Don’t give up on yourself! . . . . eventually, as I was graduating College, I had the opportunity to be in the arts as recording engineer. But . . . you [have to] start in the mail room. And I thought, man, “I went to college. What am I going to do in the mail room?” I thought: “how am I going to make a living?” Now I am really not sure [how I would have]. I wound up going an entirely different road matching my academic credentials: political science and communications, rather than following my artistic theme. But I always kept my hand in photography, and I would take continuing ed. courses. There came a point about 2 1/2 years ago to just do what I wanted. . . If you look at my resume you would either call it: ‘a model of personal reinvention’ or a ‘train wreck’. Because I have followed the meanderings of my interest all throughout. Whatever I wanted to do I somehow managed to convince an employer that i was able to do, even though I had no experience. I thought [2 1/2 years ago] it’s time for one more reinvention. Encouraged heavily by my daughter and my wife I went back to school at 60. I ran into a brilliant compassionate chairman of the school of visual arts, Katrin Eismann, who looked at my work and decided to take a chance on me. I went back to School of Visual Arts to get a master’s degree. . . . My pieces have been in: shows. . . magazines. . . in a textbook, [and will be on a] book cover in November. All because I didn’t give up on myself, and my wife & daughter encouraged me.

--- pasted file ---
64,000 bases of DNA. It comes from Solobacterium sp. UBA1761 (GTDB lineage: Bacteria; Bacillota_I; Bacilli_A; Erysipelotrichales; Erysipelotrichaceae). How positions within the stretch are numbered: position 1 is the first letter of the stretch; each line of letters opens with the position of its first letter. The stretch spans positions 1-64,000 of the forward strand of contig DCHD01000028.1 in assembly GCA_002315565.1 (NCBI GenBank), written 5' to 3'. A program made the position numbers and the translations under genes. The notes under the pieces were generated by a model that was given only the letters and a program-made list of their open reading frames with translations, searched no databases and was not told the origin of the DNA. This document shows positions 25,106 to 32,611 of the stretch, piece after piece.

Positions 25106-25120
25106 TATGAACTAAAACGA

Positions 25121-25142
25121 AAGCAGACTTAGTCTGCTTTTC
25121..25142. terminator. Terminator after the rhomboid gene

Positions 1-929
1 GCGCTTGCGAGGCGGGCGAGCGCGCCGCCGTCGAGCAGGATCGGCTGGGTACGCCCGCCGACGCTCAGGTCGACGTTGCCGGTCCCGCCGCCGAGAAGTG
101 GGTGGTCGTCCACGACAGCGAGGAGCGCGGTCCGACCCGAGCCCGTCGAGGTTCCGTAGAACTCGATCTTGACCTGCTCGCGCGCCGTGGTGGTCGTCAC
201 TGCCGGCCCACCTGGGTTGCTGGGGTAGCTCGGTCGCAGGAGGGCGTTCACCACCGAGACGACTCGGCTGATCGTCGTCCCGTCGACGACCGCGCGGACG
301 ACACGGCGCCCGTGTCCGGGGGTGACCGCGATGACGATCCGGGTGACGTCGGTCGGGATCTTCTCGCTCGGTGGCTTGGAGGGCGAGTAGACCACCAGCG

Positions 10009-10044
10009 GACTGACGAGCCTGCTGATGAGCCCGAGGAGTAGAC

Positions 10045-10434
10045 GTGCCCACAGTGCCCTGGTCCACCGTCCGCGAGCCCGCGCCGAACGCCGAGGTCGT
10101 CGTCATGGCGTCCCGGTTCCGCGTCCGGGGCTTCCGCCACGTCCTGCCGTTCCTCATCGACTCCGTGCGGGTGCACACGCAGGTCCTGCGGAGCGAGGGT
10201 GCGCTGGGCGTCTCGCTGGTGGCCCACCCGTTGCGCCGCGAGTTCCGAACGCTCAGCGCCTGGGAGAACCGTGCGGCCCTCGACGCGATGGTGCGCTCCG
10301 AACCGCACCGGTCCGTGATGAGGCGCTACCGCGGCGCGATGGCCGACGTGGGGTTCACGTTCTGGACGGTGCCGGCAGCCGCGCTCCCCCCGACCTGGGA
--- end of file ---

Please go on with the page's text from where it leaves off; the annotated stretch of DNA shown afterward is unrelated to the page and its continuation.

[To 9 year old me I'd say] ‘persistence is at least as important as consistency, if not more important!’ It’s easy to be consistent . . . Being persistent means you stick with something through all the adversity, through the inevitable . . . the ups and downs, the ebbs and flows in life, and you persistently pursue what is you. So what is me is a landscape photographer who lives in the city, and the city scape and industrial landscapes are my landscapes.”